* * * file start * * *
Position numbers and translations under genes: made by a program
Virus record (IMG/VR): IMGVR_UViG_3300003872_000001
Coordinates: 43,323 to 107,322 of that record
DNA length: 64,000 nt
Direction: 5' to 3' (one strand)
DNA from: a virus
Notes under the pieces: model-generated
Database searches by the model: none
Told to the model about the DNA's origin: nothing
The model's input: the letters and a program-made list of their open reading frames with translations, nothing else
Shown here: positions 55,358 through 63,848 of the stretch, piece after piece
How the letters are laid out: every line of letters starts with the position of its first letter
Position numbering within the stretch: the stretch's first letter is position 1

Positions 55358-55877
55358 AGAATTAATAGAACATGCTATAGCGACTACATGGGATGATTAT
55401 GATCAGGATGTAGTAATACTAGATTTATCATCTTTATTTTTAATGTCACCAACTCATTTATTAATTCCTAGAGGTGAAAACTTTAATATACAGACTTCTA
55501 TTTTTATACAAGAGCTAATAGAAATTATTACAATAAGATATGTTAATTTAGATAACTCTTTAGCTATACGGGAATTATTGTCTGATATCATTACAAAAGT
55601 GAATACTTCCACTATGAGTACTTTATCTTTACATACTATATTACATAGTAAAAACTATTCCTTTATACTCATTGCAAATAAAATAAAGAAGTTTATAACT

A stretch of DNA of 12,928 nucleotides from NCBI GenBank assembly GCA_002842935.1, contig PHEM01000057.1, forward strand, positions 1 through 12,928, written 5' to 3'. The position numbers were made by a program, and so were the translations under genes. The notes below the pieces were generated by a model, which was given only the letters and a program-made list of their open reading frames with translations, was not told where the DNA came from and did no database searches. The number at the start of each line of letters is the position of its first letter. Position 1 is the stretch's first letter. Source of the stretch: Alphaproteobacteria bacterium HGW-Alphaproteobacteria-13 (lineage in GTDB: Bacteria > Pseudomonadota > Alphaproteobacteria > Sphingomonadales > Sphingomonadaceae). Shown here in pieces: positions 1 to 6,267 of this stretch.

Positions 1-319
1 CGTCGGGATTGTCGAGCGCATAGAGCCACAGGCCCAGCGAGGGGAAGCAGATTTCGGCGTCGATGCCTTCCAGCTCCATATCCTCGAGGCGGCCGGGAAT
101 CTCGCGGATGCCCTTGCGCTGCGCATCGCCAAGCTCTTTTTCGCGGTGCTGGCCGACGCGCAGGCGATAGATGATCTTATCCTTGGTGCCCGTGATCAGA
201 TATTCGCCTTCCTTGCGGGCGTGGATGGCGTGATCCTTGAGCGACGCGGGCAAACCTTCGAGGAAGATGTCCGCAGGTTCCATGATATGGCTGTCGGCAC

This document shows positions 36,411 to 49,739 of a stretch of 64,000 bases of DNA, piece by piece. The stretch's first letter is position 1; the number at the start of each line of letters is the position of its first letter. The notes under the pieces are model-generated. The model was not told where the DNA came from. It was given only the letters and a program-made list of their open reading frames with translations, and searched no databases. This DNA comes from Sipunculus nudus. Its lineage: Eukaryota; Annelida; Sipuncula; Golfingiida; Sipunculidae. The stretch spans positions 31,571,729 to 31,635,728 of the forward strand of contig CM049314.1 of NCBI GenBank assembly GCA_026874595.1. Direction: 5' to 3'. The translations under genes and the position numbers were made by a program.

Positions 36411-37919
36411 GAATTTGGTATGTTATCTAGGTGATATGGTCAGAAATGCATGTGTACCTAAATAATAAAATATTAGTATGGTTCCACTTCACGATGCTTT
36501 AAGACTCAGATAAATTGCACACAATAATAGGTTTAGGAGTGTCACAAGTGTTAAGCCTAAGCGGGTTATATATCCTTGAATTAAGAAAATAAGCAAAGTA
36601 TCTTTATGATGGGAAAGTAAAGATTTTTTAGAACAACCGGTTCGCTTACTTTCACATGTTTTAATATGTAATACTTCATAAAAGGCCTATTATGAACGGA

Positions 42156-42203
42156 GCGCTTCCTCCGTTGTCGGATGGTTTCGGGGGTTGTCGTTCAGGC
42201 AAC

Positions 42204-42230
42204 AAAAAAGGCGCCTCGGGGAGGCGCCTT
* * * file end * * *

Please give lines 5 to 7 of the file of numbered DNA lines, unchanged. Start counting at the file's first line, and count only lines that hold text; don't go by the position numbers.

Direction: 5' to 3' (one strand)
DNA from: a virus
Notes under the pieces: model-generated